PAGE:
Disdain for those living in poverty and needing government help, because they are bone idle and have become an unaffordable drain on our economy; suspicion of those unable to work due to illness, because they are a burden on our elitist society, and probably at it; fear of increasing integration into the European Union, because Westminster would not be able to call the shots and because it permits immigrants employment rights and benefits we would rather they did not have.
Making life as comfortable as possible for corrupt bankers and financiers because their skills are vital to the prosperity of the City of London and elitism is economically efficient; invading other countries because military intervention is required to deliver them a modern democracy similar to our one.
These are politically manufactured bull shit British attitudes.
They are dangerous and manipulative, but they have served an important purpose for successive United Kingdom governments. The question is: do we just keep going along with them because we don’t yet know which currency we will use in an independent Scotland, or how long it would take to process our application to join the EU? Are you being serious?
There is no disguising the fact that many of the institutions we consider to be supremely and quintessentially British were created to justify the United Kingdom’s imperialistic thinking, whilst many others now exist to encourage us to remain subconsciously wedded to the false and damaging world view created in Westminster, and unashamedly promoted by its band of job’s worth politicians, including the ones living it up in Holyrood and still pretending to care, really care, about economic equality and social justice.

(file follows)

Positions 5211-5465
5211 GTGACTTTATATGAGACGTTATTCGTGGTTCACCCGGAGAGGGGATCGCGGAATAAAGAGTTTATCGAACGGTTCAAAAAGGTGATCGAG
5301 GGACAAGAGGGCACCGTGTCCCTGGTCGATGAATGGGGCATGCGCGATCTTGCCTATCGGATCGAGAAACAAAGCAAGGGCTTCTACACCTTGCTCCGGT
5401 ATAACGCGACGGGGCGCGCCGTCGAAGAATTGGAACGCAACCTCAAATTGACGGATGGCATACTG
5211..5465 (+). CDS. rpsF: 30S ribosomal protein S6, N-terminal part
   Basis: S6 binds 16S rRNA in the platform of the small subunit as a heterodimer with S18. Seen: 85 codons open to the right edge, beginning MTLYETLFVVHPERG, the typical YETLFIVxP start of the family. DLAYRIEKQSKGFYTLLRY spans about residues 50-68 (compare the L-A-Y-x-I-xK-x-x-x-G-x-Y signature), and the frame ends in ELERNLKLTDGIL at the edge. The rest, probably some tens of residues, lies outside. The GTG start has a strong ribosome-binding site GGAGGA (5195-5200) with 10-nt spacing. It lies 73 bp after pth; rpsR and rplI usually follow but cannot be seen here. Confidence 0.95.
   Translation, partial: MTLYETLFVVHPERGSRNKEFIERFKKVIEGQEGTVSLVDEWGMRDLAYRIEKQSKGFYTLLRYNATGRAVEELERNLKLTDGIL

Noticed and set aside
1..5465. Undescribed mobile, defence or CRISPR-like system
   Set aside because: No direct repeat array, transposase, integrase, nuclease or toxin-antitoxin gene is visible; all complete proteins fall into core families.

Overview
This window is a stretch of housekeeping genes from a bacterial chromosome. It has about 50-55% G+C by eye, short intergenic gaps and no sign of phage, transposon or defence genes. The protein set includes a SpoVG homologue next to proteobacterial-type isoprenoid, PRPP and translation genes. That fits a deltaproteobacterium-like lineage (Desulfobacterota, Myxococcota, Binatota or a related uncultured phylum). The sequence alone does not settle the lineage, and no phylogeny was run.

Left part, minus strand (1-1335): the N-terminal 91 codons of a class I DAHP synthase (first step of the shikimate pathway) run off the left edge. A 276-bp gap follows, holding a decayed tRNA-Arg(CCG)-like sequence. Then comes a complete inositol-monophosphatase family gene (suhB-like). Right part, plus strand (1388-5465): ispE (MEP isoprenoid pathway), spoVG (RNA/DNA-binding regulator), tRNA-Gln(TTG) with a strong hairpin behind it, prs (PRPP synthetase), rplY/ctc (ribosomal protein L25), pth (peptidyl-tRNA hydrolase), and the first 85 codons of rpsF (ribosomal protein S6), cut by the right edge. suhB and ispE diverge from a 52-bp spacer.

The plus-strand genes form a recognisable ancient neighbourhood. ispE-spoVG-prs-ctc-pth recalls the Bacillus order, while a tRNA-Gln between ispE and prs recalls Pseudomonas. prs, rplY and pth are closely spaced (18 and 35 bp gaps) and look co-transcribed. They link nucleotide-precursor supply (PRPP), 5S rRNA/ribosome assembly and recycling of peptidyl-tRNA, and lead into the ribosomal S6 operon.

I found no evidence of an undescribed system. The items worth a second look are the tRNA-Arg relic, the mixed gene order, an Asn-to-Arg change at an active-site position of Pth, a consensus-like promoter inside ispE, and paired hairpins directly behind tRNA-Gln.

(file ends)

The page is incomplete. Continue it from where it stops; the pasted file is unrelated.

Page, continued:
It is this world view that still underpins the union today and is the reason why so many of our deep rooted social problems remain, despite all of the showy efforts to tackle them through the use of meaningless initiatives, such as David Cameron’s ‘Big Society’. British politicians have forgotten what the concepts of social justice and equality actually mean, despite their rhetoric to the contrary.
Westminster’s puppets in Holyrood are keen to argue that the Scottish Government already has the powers it needs to eradicate the high levels of inequality we have in this country; it just chooses not to use them. But that is an illusion. It is too simplistic to think this way. Eradicating inequality cannot be achieved by exercising more of the powers we have at our disposal. Nor would further devolution achieve this. It would just be more of the same way of thinking, within the same set of restrictions and the same end results.
What Scotland needs is the confidence and the creativity to think differently about how it organises itself, and the boldness to return economics and politics to their rightful place within the moral space of reasons.
Independence would not solve all of our problems quickly; but it would offer an opportunity to start again, on Scotland’s terms, and with wisdom, justice, compassion and integrity at the heart of what we are trying to achieve.